Travis Haight (jazznut85) wrote in 50bookchallenge,
Travis Haight
jazznut85
50bookchallenge

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Books 11 and 12: Athletic Shorts and The Bible Salesman

11. Title: Athletic Shorts
Author: Chris Crutcher
Genre: YA Lit
Pages: 194

Synopsis: Basically a collection of six short stories, primarily culling characters from his previous novels. One story, A Day in the Life of Angus Bethune, did not fit this bill.

My take: I am now in the process of reading several more of Crutcher's work, having only read his book, Whale Talk, previously. None of the stories were a disappointment, and none of them did I find predictable. To anyone looking for a quick read that will make you think, and laugh hysterically at the same time, this is a prime candidate.

Grade: A

12. The Bible Salesman
Author: Clyde Edgerton
Genre: General Fiction
Pages: 241

Synopsis: Set mainly in the early 50s, but also augmented with plenty of back story regarding the main character's life, The Bible Salesman tells the tale of Henry, a traveling Bible Salesman who is picked up by a member of crime and car theft ring while hitchhiking. Raised in a very strict Fundamentalist Christian household, Henry is asked by Clearwater, the man who picks him up, to assist him with his "government job," assuming that his new passenger is gullible enough to believe it. In the meantime, being part of it gives Henry plenty of time to think about what he really believes, and even possibly find love with Marleen, a beautiful woman who writes poetry and runs a fruit stand.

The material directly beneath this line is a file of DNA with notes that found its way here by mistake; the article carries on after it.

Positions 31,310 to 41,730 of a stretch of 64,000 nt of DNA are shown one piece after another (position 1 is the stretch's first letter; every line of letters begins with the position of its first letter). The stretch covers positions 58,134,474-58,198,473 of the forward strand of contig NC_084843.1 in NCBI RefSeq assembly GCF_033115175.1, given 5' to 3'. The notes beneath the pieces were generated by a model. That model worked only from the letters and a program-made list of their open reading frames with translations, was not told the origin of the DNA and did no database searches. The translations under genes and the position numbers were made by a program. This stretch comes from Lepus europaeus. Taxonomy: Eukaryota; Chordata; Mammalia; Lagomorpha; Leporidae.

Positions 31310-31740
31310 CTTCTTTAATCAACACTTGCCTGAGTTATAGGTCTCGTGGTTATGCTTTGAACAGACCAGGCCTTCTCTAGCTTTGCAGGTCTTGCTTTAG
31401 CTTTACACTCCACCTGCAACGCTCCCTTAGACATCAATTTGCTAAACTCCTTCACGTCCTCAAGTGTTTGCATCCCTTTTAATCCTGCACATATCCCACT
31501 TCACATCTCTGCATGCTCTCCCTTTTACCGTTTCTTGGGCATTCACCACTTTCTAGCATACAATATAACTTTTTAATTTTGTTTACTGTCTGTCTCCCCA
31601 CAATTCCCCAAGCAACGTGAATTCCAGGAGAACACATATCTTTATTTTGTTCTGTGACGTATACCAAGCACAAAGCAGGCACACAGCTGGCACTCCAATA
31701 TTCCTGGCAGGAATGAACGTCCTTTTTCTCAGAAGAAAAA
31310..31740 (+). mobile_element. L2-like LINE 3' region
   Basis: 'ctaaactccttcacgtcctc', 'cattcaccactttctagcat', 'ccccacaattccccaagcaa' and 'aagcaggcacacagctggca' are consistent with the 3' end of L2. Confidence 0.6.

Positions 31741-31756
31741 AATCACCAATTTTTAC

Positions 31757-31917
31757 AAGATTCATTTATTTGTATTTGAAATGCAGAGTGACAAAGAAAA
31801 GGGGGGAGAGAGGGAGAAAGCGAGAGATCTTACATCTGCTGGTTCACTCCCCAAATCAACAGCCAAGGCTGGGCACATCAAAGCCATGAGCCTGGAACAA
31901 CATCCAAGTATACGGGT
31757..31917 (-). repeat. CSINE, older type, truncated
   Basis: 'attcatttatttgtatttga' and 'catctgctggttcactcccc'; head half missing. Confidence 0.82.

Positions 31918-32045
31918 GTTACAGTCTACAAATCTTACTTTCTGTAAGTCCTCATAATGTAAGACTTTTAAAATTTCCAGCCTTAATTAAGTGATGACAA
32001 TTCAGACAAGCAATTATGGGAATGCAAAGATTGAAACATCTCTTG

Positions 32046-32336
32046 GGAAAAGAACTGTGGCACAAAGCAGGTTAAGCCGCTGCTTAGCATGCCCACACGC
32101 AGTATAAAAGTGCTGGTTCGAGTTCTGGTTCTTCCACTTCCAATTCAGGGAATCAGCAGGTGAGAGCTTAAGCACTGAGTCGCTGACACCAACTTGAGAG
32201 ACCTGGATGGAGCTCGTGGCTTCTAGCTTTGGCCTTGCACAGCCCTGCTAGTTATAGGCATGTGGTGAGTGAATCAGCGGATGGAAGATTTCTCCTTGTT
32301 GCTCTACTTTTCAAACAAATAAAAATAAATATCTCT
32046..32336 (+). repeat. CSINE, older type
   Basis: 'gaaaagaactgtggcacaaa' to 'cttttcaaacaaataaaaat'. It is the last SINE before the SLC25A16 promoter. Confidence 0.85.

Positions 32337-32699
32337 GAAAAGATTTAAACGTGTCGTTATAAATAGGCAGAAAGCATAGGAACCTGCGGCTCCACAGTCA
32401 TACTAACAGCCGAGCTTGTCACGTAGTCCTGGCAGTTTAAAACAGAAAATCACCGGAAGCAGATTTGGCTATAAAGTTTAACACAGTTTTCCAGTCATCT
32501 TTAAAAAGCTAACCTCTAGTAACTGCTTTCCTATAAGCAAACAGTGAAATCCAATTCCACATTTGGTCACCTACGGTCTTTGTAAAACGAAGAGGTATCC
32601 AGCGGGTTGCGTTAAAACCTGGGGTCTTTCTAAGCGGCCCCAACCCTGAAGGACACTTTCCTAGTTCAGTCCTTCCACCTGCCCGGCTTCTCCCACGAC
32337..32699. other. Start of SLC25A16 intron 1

My take: I picked this book up on a whim, totally not knowing what to expect. Then again, I may or may not have picked it up to balance out the serious stack of YA lit I was picking up the first time around, and how I definitely wanted to add some variety to what I was getting. The synopsis really was what sucked me in, as well as a great review on the front cover by David Sedaris, who is also pretty cool, too.

I loved how detailed the back story into Henry's growing up is, as well as how it plays into what goes on in the main portions of the story. I also hate a story that tells and doesn't show what's going on. The back story allows The Bible Salesman to show and not tell. The humor in this book is great as well, in addition to some of the ironies I find in how Henry is ademant on being a Christian, but then does some relatively immoral things on his own.

All in all, this was a great read. I would give the book an A, except for the fact that there were a couple of loose ends that weren't tied up that I thought should've been by the end.

Grade: A-

Progress: 12/50 books read
4004/15000
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